Neither ... shalt thou kill any man in Israel - They mean that it is not against the nation of Israel, but against the individual Saul, that they cry for vengeance. The demand for Saul's sons is exactly similar to that which dictated David's own expression in 2 Samuel 24:17, "against me, and against my father's house."

2. in his zeal to the children of Israel and Judah—Under pretense of a rigorous and faithful execution of the divine law regarding the extermination of the Canaanites, he set himself to expel or destroy those whom Joshua had been deceived into sparing. His real object seems to have been, that the possessions of the Gibeonites, being forfeited to the crown, might be divided among his own people (compare 1Sa 22:7). At all events, his proceeding against this people was in violation of a solemn oath, and involving national guilt. The famine was, in the wise and just retribution of Providence, made a national punishment, since the Hebrews either assisted in the massacre, or did not interpose to prevent it; since they neither endeavored to repair the wrong, nor expressed any horror of it; and since a general protracted chastisement might have been indispensable to inspire a proper respect and protection to the Gibeonite remnant that survived. That we should be either killed, or banished from the land of Israel; which is as bad as death to us, because here, and here only, God is truly worshipped and enjoyed. Whereby it seems divers of them were hearty proselytes, and godly persons; and therefore God is more severe in punishing the injuries done to them. Compare 1 Samuel 26:19.

And they answered the king,.... Declaring expressly what they would have done: the man that consumed us; meaning Saul, who lessened their number by cruel oppressions of some, and by taking away the lives of others:

and that devised against us, that we should be destroyed from remaining in any of the coasts of Israel; who had formed schemes, and published edicts, for banishing them out of the land; perhaps at the same time that he put away wizards and those that had familiar spirits out of the land, under the same pretence for zeal for the glory of God, and the good of the people of the land, 1 Samuel 28:3.

And they answered the king, The man that consumed us, and that devised against us that we should be destroyed from remaining in any of the coasts of Israel,
EXEGETICAL (ORIGINAL LANGUAGES)
5. devised] This, and not the marginal alternative cut us off, is the right rendering.

in any of the coasts] In all the borders. Coast, from costa, a rib or side, originally meant any border or frontier-line, not the sea-line only; and then, like the Lat. fines, the territory enclosed by the border.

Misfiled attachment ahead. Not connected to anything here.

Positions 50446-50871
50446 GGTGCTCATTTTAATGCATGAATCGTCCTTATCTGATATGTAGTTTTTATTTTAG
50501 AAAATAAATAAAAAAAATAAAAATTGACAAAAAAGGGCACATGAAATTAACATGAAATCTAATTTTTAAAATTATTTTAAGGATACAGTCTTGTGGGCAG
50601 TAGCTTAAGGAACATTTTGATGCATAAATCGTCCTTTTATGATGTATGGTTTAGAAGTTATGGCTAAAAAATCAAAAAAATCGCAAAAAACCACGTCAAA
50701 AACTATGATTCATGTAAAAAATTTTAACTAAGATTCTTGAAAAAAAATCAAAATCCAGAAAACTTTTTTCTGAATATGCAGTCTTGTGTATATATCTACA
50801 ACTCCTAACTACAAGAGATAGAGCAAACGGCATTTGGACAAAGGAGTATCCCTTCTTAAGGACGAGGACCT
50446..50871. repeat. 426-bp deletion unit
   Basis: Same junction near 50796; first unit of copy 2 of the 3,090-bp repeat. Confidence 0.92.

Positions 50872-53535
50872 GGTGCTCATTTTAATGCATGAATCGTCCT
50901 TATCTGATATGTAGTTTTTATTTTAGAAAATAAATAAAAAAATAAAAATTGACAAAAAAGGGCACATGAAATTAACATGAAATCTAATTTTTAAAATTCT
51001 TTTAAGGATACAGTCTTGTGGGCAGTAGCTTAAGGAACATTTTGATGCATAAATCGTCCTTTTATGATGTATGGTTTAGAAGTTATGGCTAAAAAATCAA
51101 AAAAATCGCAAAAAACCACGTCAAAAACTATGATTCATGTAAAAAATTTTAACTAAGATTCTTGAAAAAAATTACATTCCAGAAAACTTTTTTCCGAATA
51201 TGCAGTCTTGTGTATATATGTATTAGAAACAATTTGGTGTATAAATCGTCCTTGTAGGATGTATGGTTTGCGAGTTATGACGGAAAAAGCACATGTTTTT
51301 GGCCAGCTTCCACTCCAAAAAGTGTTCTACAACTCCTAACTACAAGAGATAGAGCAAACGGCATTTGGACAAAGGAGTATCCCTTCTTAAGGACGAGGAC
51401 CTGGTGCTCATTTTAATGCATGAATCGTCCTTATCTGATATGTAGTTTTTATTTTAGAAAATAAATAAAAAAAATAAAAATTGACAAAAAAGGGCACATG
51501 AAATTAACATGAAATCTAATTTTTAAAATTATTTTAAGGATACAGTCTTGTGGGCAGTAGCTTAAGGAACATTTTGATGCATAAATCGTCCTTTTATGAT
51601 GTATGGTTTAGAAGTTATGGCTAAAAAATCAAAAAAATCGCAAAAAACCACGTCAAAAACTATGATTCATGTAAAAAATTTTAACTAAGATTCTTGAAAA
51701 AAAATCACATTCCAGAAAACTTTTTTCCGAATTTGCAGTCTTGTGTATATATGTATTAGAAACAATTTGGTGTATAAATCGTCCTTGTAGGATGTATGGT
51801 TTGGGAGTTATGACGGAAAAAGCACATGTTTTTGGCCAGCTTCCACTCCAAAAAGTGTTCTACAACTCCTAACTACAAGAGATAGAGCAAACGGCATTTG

Verse 5. - The man that consumed us, etc. The strong language of this verse makes it plain that Saul had been guilty, not merely of some one great act of cruelty, but of a long series of barbarities intended to bring about their utter extirpation. 2 Samuel 21:5The Gibeonites answered, "I have not to do with silver and gold concerning Saul and his house" (lit. it is not, does not stand, to me at silver and gold with Saul and his house), i.e., I have no money to demand of Saul, require no pecuniary payment as compensation for the blood which he shed among us (vid., Numbers 35:31). The Chethib לי is not to be touched, notwithstanding the לנוּ which follows. The use of the singular may be explained on the simple ground that the speaker thought of the Gibeonites as a corporation. "And it does not pertain to us to put any one to death in Israel" (sc., of our own accord). When David inquired still further, "What do you mean, then, that I should do to you?" they replied, "(As for) the man who consumed us, and who thought against us, that we should be destroyed (נשׁמדנוּ without כּי, subordinately to דּמּה, like אעשׂה in the previous verse), so as not to continue in the whole of the territory of Israel, let seven men of his sons be given us, that we may crucify them to Jehovah at Gibeah of Saul, the chosen of Jehovah." וגו אשׁר אישׁ is placed at the head absolutely (cf. Gesenius, 145, 2). On crucifixion as a capital punishment, see at Numbers 25:4, where it has already been observed that criminals were not impaled or fastened to the cross alive, but were first of all put to death. Consequently the Gibeonites desired that the massacre, which had taken place among them by the command of Saul, should be expiated by the execution of a number of his sons - blood for blood, according to Numbers 35:31. They asked for the crucifixion for Jehovah, i.e., that the persons executed might be impaled, as a public exhibition of the punishment inflicted, before the face of the Lord (vid., 2 Samuel 21:9), as the satisfaction required to expiate His wrath. Seven was a sacred number, denoting the performance of a work of God. This was to take place in Gibeah, the home and capital of Saul, who had brought the wrath of God upon the land through his crime. There is a sacred irony in the epithet applied to Saul, "chosen of the Lord." If Saul was the chosen of Jehovah, his actions ought to have been in accordance with his divine election.